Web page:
What is hydrocephalus?
Hydrocephalus means “water on the brain”. The brain and spinal cord are surrounded by fluid, which provides support and protection, as well as removing waste molecules.
This “cerebrospinal fluid,” or CSF, is produced rapidly (around 20 mL every hour), circulates around the brain and spinal cord, and is then reabsorbed into the blood stream. Production and reabsorption of CSF must be exactly balanced; any slight difference will result in a build-up of CSF in the fluid spaces in the brain. This “water on the brain” is called hydrocephalus.
Why can hydrocephalus be dangerous?
The increased volume of fluid in the brain can be dangerous either by increasing the pressure inside the head, or by stretching the brain tissue causing it to malfunction.
What are the symptoms of hydrocephalus?
Hydrocephalus causing an increase in pressure generally causes headache, but can also damage vision and cause a loss of consciousness. Sometimes the pressure can build up without an obvious increase in CSF volume, as occurs with Benign Intracranial Hypertension (also called Idiopathic Intracranial Hypertension or Pseudotumour Cerebri).
In older patients, the increase in fluid volume may not cause an increase in pressure, but results in the characteristic presentation with urinary incontinence, difficulty walking, and short-term memory loss.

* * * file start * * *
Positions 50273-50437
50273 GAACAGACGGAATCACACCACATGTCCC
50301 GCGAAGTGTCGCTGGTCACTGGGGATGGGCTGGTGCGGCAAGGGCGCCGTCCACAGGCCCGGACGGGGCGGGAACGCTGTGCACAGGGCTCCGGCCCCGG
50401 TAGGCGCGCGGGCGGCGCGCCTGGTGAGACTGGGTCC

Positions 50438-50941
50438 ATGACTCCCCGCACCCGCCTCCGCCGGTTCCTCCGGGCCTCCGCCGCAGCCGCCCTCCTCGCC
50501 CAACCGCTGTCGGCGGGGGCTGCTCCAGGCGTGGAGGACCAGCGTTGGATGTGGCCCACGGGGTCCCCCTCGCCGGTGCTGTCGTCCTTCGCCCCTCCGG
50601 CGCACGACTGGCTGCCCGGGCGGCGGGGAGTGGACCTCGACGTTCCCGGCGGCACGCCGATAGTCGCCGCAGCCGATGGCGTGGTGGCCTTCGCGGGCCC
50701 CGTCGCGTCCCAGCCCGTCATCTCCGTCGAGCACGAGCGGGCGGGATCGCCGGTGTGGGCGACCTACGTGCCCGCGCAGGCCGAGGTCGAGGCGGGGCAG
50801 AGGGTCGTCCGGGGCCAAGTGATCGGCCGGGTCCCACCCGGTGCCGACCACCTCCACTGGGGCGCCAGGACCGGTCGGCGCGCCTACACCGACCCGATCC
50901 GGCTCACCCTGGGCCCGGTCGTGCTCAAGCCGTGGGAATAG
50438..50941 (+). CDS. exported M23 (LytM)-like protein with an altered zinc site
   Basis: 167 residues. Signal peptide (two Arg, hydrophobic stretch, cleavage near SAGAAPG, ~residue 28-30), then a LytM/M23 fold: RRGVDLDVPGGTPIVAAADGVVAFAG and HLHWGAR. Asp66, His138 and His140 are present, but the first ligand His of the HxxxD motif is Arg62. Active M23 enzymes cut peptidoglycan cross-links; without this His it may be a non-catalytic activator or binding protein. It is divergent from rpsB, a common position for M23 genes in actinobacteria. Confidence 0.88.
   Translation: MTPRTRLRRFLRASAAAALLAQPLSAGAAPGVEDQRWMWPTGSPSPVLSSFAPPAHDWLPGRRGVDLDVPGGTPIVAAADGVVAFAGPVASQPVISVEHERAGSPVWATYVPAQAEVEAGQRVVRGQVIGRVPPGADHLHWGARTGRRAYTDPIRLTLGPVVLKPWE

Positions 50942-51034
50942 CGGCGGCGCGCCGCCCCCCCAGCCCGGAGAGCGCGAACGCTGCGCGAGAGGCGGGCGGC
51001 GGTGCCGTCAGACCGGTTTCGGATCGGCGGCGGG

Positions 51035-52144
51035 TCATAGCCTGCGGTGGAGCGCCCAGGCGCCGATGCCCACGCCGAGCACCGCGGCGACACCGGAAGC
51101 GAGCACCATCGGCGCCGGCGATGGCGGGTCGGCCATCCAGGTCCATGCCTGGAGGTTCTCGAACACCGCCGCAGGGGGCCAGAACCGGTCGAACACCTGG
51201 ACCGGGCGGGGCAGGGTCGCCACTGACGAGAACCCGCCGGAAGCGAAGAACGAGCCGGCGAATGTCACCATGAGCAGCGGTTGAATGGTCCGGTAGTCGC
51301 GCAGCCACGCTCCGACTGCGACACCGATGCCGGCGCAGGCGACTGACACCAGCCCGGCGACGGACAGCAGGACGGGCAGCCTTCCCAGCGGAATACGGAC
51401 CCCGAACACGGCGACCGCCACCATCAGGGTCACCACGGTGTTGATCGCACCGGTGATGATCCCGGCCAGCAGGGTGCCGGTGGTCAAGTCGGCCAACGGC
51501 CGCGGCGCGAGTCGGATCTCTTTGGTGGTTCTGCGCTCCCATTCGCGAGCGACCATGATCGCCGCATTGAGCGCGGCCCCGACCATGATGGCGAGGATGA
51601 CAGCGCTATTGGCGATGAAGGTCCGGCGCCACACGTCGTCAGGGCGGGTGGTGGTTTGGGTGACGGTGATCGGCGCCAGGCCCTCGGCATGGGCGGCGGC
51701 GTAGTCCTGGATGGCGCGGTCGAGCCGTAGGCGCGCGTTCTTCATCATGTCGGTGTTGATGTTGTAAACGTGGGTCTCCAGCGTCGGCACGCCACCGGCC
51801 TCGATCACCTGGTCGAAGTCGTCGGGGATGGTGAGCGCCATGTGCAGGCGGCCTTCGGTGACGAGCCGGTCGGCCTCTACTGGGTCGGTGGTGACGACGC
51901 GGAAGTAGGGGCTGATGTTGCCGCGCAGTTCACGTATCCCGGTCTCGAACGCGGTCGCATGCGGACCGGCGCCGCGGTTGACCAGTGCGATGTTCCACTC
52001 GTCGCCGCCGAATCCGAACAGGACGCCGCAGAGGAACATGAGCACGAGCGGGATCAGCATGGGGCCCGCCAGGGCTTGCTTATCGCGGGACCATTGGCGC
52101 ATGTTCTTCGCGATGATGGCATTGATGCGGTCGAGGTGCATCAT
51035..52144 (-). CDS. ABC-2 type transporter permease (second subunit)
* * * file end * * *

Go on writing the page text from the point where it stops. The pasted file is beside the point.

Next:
What can be the causes of hydrocephalus?
In very rare cases, the excess fluid results from an increase in fluid production, which is seen in certain tumours of the brain. Usually, the cause is obstruction of CSF circulation or impairment of CSF absorption back into the blood stream.
These conditions can result from tumours, head injury, bleeding into or around the brain, or blockage of the veins draining blood from the brain. Sometimes the cause is unknown.
How is hydrocephalus treated?
The best treatment for hydrocephalus is to treat the underlying cause. Unfortunately, this is usually not possible. Medications can be used to reduce the production of CSF (e.g. acetazolamide), but the usual treatment is to change the circulation of CSF.
In some cases, this is achieved by opening new pathways for CSF to leave the brain (endoscopic third ventriculostomy). In other cases, CSF is drained to other parts of the body to be reabsorbed, such as with a shunt from the brain to the abdomen (ventriculo-peritoneal shunt).